THE government should increase its funding for low-cost housing to help address the country’s 5.7-million housing backlog, a property developer said.
In a statement over the weekend, Hausland Development Corp. CEO Christopher Ryan Tan said the country’s toughest housing challenge is the socialized housing segment, where houses sold at P450,000 or less fall under, as few banks would be willing to lend to it.
“The reason for that is [the]segment is perceived to be the least capable of paying and [have]the highest risk,” he added.
A bracketing outline from the Housing and Urban Development Coordinating Council showed residences not valued over P3 million are considered affordable housing.
Units priced from P1.7 million to P3 million are considered low-cost; those between P450,000 and P1.7 million, economic; and those below P450,000, socialized housing.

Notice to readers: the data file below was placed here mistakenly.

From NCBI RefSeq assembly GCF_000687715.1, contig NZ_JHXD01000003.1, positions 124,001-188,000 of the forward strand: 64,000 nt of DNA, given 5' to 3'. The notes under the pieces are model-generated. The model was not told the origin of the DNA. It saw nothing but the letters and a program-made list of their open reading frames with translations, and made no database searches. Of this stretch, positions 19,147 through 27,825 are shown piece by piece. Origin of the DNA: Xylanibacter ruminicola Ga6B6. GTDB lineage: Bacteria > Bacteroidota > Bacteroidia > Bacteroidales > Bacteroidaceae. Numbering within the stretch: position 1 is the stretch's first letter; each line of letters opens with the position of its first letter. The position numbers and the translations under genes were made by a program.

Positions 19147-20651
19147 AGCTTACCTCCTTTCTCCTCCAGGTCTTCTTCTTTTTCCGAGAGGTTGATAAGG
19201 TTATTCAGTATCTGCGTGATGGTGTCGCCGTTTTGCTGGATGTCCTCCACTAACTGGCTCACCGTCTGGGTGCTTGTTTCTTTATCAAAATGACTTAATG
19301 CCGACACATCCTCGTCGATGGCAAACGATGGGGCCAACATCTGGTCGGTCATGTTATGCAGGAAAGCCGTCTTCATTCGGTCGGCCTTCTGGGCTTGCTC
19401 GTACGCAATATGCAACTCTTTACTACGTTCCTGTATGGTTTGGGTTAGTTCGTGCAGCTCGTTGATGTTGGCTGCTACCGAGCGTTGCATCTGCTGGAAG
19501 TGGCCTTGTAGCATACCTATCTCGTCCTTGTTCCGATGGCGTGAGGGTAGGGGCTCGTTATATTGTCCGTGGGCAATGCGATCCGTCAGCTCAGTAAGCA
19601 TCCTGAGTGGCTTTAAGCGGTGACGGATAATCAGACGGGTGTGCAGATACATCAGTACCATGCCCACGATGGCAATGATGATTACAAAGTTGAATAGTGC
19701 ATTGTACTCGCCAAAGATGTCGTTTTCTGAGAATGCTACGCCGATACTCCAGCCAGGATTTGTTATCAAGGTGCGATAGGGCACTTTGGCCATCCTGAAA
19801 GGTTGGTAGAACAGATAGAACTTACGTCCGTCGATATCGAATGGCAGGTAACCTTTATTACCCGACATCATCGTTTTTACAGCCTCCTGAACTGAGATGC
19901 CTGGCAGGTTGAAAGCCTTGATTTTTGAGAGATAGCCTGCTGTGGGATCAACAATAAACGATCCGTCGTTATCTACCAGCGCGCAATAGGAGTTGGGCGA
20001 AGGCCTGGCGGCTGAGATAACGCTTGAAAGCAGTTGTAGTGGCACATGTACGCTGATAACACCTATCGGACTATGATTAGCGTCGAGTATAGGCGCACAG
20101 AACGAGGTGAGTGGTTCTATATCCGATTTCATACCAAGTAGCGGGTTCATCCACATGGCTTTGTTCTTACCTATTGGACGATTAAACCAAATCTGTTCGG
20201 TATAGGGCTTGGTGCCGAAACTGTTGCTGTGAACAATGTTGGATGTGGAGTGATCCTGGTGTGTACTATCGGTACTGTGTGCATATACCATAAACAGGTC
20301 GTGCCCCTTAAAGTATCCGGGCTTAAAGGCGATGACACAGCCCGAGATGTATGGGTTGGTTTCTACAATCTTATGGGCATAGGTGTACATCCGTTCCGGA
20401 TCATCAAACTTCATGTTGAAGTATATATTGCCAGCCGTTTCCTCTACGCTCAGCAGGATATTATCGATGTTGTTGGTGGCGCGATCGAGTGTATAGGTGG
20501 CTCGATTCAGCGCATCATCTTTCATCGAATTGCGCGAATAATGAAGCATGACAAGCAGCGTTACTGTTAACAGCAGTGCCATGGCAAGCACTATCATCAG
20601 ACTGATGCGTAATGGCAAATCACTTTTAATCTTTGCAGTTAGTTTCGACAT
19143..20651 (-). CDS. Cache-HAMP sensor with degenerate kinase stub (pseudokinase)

Units priced from P3 million to P6 million are mid-cost, while those costing more than P6 million are high-end.
“We need the government to come in, because if private banks would be hesitant to provide financing for the low-end market, the government’s role, really, is to increase available funds” for them, Tan said.
Citing a government study, he noted that the country’s housing deficit is estimated to swell to 7.67 million over the next four years from the current 5.7 million, as both private and public sectors produce fewert than 200,000 units annually for the past five years.
“In other words, in the eyes of the government, that’s how many households would direly need housing provision or housing units. And that is a huge number,” Tan said.
“It’s somewhere between 168,000 and 190,000 a year, so when you do the math, considering that population grows, it seems that you would not be able to catch up. So that’s really a huge problem,” he added.